rough county of Norfolk, complaining of an undue aforesaid, whereon an ancient dwelling election and return for the said county, it• house now stands or formerly stood, and in formed the house that the said committee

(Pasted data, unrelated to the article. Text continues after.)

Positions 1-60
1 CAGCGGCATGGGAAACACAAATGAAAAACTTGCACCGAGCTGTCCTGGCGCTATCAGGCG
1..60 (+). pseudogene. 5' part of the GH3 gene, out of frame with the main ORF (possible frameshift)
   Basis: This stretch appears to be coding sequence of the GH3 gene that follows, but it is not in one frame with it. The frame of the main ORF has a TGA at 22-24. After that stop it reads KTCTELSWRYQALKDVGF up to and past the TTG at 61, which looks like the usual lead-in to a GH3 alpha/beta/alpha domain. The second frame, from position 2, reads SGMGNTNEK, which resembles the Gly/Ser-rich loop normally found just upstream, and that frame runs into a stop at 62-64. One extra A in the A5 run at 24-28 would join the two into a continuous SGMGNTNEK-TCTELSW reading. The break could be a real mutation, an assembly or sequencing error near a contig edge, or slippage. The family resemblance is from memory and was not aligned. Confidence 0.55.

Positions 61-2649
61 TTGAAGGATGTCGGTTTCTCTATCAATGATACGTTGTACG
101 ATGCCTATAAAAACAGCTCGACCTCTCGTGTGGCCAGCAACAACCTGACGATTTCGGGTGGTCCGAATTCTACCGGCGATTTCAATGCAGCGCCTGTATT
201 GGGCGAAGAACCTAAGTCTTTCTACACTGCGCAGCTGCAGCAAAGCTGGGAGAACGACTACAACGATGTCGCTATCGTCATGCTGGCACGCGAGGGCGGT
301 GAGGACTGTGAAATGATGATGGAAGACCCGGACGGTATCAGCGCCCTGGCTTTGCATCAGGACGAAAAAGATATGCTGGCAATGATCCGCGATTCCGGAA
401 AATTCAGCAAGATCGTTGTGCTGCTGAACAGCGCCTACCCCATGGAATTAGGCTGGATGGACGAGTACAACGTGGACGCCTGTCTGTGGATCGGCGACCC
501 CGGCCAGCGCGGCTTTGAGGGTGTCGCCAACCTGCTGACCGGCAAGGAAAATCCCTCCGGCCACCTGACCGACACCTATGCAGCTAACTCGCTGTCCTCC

no other persons.' That, upon the state- lave determined, that the right hon. Wilment delivered in by the counsel for the sit. liam Windham, and Thomas William Coke, ting members, the said committee have de- es. are not duly elected knights of the shire termined, That the right of election, as set to serve in this present parliament for the forth in the said statement, is not the righi said county: and that the oppositiou of the of election for the said borough of Saltash; said right bon. W. Windham and T. W. that upon the statement delivered in by the Coke, esq. to the said petition, did not apcounsel for the said several petitioners, the pear to the said committee to be frivolous said committee have determined, that the or vexatious. And the said determinations right of election, as set forth in the said were ordered to be entered in the Journals statement, is the right of election for the of this house.—Ordered, that Mr. Speaker said borough of Saltash, so far as the said do issue his warrant to the clerk of the right is therein described : that the said crown, to make out a new writ for the elecCommittee, having duly considered the said ting of two knights of the shire to serve in statements, and the evidence adduced be this present parliament for the county of fore them, touching the right of election Norfolk, in the room of the right hon. W. for the said borough of Saltash, have de Windham and T. W. Coke, esq. who have terminerl, that the right of voting for mem- been declared to be not duly elected.